Josh Kaplan

868 N Franklin St
Chicago, IL 60610
(312) 482 9179

Sommelier Josh Kaplan

mk | Chicago

Wine Tips

  1. Ask good questions and be a good listener.
  1. Make sure there are no spelling errors on your list. Use accents and the correct typographical characters for foreign wines.
  1. Take notes on everything you taste. It is impossible to store every tasting note by memory. A lot of times I will not be able to add a great wine to the list on the day or week that I taste it, but know I can refer back to the note a few months down the road when the slot is available. By taking short concise notes I am able to remember my impression of the wine.
  1. As often as you taste is as often as you should study. A good practice is to read up on the region or producer of the wine that you drank the night before.
  1. Just like our chef does with food, I try to create “wow” in the wine list. That can be done by offering selections from offbeat areas or offering lesser-known indigenous varietals. Another surefire way to achieve this “wow” is to offer a cult wine below market value.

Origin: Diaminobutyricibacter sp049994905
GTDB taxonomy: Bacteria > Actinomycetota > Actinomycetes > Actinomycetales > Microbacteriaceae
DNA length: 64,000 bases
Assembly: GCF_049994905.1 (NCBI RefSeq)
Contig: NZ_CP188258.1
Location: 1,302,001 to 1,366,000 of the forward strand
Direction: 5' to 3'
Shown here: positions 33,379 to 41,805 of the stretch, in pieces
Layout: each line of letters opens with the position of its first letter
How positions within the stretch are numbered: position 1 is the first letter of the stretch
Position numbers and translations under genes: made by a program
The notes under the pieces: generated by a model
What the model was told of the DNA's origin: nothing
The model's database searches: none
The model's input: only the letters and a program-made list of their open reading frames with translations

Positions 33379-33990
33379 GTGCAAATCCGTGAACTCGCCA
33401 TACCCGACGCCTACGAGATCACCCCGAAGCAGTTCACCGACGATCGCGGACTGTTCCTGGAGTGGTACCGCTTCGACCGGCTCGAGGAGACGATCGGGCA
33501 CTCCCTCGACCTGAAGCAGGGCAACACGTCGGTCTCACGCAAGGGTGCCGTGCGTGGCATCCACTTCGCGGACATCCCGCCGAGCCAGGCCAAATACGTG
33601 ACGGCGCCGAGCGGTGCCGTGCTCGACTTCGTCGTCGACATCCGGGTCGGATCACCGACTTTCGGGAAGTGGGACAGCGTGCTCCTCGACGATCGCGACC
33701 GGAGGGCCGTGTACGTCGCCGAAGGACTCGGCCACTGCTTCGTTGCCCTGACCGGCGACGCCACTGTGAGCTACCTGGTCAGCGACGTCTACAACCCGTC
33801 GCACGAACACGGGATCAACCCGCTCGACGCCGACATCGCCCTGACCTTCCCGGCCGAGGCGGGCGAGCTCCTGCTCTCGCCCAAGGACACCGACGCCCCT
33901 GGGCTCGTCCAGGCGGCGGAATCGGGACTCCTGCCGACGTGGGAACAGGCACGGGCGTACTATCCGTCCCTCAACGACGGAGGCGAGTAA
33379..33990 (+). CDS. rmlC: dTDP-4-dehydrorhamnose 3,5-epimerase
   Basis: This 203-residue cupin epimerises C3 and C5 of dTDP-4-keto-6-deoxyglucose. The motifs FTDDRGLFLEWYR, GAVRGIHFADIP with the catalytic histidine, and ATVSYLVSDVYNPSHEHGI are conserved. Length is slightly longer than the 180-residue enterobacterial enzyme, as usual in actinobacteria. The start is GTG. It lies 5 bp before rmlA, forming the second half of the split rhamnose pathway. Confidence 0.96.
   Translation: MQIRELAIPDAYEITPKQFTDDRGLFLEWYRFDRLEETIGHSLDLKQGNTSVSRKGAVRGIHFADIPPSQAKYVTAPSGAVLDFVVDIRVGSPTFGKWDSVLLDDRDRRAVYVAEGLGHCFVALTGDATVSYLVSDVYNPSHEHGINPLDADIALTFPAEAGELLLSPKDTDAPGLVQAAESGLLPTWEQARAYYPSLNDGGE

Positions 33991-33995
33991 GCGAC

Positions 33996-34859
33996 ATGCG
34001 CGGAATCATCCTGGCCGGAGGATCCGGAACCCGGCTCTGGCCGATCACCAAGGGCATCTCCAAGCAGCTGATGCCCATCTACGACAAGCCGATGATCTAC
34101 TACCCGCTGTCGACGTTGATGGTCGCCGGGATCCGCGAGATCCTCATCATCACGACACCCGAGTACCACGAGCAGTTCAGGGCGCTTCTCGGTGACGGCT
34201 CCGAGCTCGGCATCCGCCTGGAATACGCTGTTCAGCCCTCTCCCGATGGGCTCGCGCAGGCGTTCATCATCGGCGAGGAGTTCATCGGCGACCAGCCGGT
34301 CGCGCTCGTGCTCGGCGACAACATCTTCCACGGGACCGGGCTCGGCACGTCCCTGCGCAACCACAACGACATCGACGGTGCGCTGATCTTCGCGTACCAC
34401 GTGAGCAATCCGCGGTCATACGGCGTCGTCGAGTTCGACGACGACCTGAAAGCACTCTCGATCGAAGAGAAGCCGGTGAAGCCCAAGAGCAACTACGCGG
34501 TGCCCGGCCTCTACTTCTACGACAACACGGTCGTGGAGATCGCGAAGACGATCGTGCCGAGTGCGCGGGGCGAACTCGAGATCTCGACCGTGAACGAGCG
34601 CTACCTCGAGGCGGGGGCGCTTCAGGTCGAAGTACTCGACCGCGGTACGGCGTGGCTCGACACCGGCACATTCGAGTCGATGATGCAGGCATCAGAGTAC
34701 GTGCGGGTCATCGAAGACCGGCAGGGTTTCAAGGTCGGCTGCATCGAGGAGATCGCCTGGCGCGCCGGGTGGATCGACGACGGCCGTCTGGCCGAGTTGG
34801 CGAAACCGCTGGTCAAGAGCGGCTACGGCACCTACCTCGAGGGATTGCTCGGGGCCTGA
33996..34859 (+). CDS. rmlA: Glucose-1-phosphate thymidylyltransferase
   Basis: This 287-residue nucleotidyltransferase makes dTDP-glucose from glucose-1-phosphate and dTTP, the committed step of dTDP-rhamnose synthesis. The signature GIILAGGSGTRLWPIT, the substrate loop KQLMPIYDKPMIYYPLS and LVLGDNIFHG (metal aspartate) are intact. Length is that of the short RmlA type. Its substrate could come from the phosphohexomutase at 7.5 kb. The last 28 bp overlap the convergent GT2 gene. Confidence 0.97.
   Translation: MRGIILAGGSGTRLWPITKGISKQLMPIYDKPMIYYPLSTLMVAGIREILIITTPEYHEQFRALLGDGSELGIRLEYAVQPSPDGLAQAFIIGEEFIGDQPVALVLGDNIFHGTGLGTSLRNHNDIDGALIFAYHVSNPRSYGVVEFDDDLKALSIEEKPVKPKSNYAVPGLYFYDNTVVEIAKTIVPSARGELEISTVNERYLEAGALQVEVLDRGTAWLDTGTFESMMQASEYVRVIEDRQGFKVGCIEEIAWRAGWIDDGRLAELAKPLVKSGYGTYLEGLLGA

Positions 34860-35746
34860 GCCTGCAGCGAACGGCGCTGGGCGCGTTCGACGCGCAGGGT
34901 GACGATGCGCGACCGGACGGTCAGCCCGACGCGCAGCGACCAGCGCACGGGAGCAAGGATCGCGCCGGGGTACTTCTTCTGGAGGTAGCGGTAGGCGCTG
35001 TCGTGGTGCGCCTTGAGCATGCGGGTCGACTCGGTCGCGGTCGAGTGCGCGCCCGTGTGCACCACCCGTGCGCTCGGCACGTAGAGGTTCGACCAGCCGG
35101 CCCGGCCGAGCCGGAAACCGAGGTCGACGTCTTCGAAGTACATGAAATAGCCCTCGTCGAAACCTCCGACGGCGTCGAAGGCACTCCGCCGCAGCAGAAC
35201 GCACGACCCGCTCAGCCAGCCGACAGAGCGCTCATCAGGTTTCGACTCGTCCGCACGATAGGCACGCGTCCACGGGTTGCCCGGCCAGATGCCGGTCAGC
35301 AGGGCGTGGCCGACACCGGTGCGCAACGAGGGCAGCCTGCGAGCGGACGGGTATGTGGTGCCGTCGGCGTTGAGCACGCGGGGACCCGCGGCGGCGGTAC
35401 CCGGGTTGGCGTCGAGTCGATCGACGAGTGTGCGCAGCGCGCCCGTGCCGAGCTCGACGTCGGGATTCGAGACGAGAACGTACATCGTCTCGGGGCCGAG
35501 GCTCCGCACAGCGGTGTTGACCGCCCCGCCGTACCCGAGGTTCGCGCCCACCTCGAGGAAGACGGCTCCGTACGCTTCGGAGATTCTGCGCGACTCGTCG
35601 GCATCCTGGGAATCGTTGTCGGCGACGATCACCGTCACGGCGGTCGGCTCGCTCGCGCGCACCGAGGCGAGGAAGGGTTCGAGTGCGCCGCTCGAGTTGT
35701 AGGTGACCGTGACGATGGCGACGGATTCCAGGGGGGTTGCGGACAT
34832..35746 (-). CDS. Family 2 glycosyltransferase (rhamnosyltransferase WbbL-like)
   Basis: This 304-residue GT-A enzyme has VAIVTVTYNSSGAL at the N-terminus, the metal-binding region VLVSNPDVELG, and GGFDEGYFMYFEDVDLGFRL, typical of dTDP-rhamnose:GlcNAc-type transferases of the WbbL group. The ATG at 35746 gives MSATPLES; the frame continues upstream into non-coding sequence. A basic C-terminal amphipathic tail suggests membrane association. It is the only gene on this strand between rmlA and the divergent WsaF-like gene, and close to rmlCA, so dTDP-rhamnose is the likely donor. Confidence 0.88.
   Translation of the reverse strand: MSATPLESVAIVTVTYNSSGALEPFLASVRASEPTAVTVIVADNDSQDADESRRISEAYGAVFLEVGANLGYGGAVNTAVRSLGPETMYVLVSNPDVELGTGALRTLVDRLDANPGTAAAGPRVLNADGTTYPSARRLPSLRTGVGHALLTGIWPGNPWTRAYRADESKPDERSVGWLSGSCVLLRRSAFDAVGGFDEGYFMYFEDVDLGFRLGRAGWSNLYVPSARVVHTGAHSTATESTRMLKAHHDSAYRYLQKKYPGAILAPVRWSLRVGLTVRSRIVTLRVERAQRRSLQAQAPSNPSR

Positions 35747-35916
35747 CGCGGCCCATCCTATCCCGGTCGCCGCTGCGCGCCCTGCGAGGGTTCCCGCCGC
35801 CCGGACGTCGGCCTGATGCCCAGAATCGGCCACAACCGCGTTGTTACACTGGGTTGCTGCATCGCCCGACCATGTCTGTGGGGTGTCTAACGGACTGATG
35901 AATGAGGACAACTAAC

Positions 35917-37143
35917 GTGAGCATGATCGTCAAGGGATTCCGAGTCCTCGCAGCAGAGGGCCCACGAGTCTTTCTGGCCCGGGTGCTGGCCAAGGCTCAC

1. A wine list is more than plugging in wines at the right price points. It is an opportunity to express your creativity. A wine list is a changing, evolving, ebbing, flowing, expression of your taste and passion for wine. Don’t let review and scores write your list…let your gut write it.
  1. Diversify your portfolio. You can please the geeks, the collecters, and the novices all on one list. If there are some esoteric wines on your list, the geeks are happy. If there are some “Great Wines,” the collectors are happy. If you listen to and engage the novices, and then steer them in the right direction, they will be happy. Isn’t that what it’s all about?


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   Published: April 2008